The Road to Success, Paved with Failure

iStock_000006308877XSmallby Terry Selucky

Imagine you’ve dedicated 15 years to a company — working your way up days, nights, weekends — then you’re passed up for a promotion. What’s your next step?

Or what if, after landing a dream job, you are demoted within a year? Do you resign, or do you work through it, doing your best to find the next rung on the ladder?

In the first case, if you’re Vera Wang, you switch gears and leverage your network to shape a new career. After being passed up for the editor-in-chief position at Vogue, Ms. Wang is now one of the most successful designers and entrepreneurs in fashion.

And if you’re Oprah Winfrey and get moved from co-anchor of the evening news to making local announcements in the morning, you make the most of your new situation. You meet your best friend (in her case, Gayle King). You do your job well. You use your new skills to land a job as a morning talk show host. Then you become one of the richest women in the world.

Failing never feels good in the moment. Especially if you’re a natural overachiever and perfectionist, accustomed to winning, you may think it impossible to bounce back after things don’t go as you’d have hoped. Yet experts point out several benefits to failure, plus tips on how to pull yourself up and focus after a professional disappointment.

Failure is Good for You
In Psychology Today, Dr. Nigel Barber points out the advantages of knowing how to fail. He writes, “An untested employee is like an untried soldier”, remarking that people who fail repeatedly develop valuable persistence. Thomas Edison is said to have failed a thousand times before creating the incandescent light bulb. Similarly, Steve Jobs released a horde of defunct Apple products such as the overpriced Power Mac g4 Cube and the buggy new MobileMe. Yet few people remember the failures while they’re zooming through Apps on their iPads. “With success”, as Dr. Barber writes, “people keep on doing the same thing. When they fail, they are forced to adapt and change … [Failure] rewires the brain and gets the creative juices flowing.”

Learn to Learn from Your Mistakes
Of course, it takes training to transform the unexpected (and sometimes, humiliating) experience of failing into an “aha”. Confronted by the world, we interpret events not only by facts and senses, but also through environment and memory. Therefore, what we believe about the events in our lives certainly affects our realities.

Psychology professor and researcher, Dr. Carol Dweck, has spent years studying how personal beliefs affect our ability to learn from failure. She compared two groups of people — one with “entity” mindsets, who believe intelligence is fixed and based on a natural ability, against a group who prescribe to a “growth” mindset, who believe success is based on hard work and training. Dr. Dweck found that those who prescribe to an entity mindset are more likely to attribute failure to a personal shortcoming that cannot be remedied, leaving little or no room for improvement. Growth-mindset individuals have a more adaptive response. They learn from their mistakes, finding new and better solutions to problems. This is beneficial evolutionarily and in personal success.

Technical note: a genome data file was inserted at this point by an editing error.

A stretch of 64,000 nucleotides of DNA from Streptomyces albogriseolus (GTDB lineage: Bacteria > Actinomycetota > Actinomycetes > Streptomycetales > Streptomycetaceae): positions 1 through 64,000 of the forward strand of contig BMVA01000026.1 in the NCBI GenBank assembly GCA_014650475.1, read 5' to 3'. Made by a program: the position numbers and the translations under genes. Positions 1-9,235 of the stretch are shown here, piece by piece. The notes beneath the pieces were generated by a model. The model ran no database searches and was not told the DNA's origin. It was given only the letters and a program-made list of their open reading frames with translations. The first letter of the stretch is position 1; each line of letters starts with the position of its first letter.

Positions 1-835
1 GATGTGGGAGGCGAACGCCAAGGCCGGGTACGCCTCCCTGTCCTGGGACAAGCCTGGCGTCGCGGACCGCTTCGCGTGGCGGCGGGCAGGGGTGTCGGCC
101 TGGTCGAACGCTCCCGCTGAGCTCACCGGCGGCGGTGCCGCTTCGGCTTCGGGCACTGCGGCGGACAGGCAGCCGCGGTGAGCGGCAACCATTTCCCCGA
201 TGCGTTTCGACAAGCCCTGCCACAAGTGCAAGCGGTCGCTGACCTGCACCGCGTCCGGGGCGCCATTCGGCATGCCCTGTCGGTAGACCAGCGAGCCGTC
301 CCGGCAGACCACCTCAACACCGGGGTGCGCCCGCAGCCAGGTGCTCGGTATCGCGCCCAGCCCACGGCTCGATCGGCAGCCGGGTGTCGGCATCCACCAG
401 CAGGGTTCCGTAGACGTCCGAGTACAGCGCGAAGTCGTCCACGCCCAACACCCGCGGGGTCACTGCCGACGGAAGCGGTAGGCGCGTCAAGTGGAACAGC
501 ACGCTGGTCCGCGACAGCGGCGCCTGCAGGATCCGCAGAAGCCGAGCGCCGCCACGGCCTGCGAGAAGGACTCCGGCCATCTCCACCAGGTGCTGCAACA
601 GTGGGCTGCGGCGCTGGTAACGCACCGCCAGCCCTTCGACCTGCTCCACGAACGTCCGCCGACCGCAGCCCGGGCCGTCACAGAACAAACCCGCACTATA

Stay in the Driver’s Seat
Keeping a positive outlook, especially after a career misstep, may be easier said than done. Ekaterina Walter, marketer, speaker on leadership and contributor to Forbes, believes that our definitions of failure are shaped by three things: passion, purpose and attitude. These are the rudders to keep you going in the right direction, no matter what. With the fuel of passion and fearlessness that can come with true purpose, we create the kind of unstoppable attitude that will get you to your goal.

The most successful people in the world only got there through failing. Michael Jordan famously remarked: “I have missed more than 9,000 shots in my entire career. I have lost almost 300 games. On 26 occasions I have been entrusted to take the game-winning shot, and I missed. I have failed over and over and over again in my life. And that is why I succeed.”

Next time you have trepidation about a project, and the looming fear of failure rears its head, invite it in. Don’t seek to fail, but instead seek to do your best, learn from every project, and if you fall, get back up. Your road to success will become clearer not despite your failures, but because of them.

1 Response

  1. I could not agree more.

    I am a lawyer, and have worked as a human resources professional my entire career. I chose HR as my career because I knew I would be great at it. However, my focus and the road to becoming an expert and an authority on HR has not been one paved with ease. I think for anyone who has a passion or ‘calling’ for their profession, setbacks only serve to spur them on.

    I totally agree with the authors position on passion, purpose and attitude. I have a passion for my work, and my purpose is to grow and enhance the profession into a strong business and revenue generator, and not merely a support discipline.

    In addition, my attitude to challenges is to continue forging ahead, learning, sharing and growing as a professional. Nothing that comes easily is usually worth it. I think of my education, degrees and professional achievements. It has not been easy, but I would not change the rigor or learning and the heft of experience gained from everything I have experienced and learned in my career.

    I think we get better when we face and overcome obstacles. The difference in winning and losing is most often…not quitting.” – Walt Disney.

    Thanks for this great piece!!